The clincher, though, came at exactly 1:47 PM on that Tuesday afternoon, late as he was from his break and likely to die at the hands of his enraged, boy-hating co-worker, when Yamanaka Ino broke one of the very rules of the universe, reached over, and plucked the cigarette from his fingers.

And took a drag.
Everything went strangely quiet in Shikamaru’s head. It wasn’t so much the fact that here had been one serious Code A violation of personal space, since when one grew up with a girl prone to violent tendencies, one learned to get used to these (often bruising) contraventions. Or even the fact that she had started smoking (and when?), but mostly because you don’t show up and piss off and then steal the last vestiges of veritable lifeblood like that, you blood-sucking whore.
All of this, naturally, was conveyed as a few seething and soundless mouth flaps on Shikamaru’s part.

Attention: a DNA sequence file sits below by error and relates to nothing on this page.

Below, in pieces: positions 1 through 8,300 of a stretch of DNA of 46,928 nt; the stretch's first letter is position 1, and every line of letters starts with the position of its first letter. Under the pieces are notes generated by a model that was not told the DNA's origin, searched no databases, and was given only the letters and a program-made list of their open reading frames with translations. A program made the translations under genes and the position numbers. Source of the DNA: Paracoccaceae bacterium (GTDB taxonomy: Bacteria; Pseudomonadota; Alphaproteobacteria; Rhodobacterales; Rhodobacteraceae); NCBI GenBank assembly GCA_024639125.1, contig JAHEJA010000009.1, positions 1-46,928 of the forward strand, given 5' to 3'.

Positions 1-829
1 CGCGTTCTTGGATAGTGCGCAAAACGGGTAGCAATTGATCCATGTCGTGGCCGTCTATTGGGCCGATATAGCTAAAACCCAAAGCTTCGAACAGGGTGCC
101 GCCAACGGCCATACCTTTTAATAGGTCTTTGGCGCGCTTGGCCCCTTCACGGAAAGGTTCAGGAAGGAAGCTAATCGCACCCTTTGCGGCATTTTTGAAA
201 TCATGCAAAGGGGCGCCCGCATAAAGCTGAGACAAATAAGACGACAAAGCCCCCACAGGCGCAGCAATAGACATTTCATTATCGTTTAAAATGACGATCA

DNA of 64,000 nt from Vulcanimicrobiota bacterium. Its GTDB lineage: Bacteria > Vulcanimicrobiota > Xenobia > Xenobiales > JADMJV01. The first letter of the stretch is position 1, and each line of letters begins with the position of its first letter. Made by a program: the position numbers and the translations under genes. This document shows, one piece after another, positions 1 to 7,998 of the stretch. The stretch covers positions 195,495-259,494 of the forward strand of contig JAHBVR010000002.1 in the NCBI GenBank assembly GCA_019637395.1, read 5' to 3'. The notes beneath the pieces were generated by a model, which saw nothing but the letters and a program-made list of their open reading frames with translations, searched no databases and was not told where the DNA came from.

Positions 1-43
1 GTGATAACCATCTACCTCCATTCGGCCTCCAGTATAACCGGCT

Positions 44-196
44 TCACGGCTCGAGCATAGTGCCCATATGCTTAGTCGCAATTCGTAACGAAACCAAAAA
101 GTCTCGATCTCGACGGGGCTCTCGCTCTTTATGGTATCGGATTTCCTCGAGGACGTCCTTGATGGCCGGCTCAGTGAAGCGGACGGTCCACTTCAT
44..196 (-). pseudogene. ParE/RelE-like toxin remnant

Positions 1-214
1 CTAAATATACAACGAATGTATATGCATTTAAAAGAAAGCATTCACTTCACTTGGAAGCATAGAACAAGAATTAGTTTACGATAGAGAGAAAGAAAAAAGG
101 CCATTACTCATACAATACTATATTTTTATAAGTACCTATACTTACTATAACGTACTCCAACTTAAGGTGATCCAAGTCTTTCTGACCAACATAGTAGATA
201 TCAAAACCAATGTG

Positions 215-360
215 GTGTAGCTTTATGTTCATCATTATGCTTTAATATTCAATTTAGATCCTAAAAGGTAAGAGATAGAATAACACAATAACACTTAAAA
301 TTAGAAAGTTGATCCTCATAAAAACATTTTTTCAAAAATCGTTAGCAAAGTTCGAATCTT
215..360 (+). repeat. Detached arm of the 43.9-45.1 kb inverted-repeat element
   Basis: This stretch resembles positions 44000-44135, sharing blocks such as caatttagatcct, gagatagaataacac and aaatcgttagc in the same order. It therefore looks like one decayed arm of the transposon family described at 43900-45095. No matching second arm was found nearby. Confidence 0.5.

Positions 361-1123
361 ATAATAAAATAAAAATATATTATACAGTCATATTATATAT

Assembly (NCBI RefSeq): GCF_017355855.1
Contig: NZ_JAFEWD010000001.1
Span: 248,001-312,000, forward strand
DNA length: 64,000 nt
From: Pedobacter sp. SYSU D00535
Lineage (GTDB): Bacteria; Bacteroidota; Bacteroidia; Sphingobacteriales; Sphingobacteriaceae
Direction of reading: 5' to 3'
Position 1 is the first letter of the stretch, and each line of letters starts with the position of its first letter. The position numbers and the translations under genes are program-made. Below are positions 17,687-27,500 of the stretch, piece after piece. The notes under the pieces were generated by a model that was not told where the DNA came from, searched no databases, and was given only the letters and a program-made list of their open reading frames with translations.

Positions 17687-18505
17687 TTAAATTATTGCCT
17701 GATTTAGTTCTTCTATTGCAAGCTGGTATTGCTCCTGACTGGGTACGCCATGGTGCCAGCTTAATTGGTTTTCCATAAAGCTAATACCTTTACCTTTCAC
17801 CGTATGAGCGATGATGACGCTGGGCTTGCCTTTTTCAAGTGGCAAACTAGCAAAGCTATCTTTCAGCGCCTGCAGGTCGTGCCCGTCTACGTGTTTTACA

“I was cold,” Ino explained, both hands held up in a placating gesture and the cigarette shamelessly tilting from her lips.
No, thought Shikamaru’s livid and suddenly irrational brain. Oh no, she didn’t.   Now, there was suddenly option 3): snapping her skinny-ass neck right into half, but trace rationality deemed this one for the dreambooks, swinging, heavy and pendulous, to a resoundingly unanimous decision for 2).
“Give me back my cigarette,” he sniped, with an air of ‘you just brought the smack down’. “And get the hell inside.”

Growing up in The Leaf had been a double-edged sword of sorts. For starters, it had resulted in a fairly close-knit group of friends, which, ironically enough, was the blade-edge in question. It meant that Shikamaru had spent copious amounts of his childhood playing with the children of his dad’s best friends. Unfortunately, this also meant that he had spent copious amounts of his childhood playing with the children of his dad’s best friends. If you knew the friends in question, this would all make a sick kind of sense.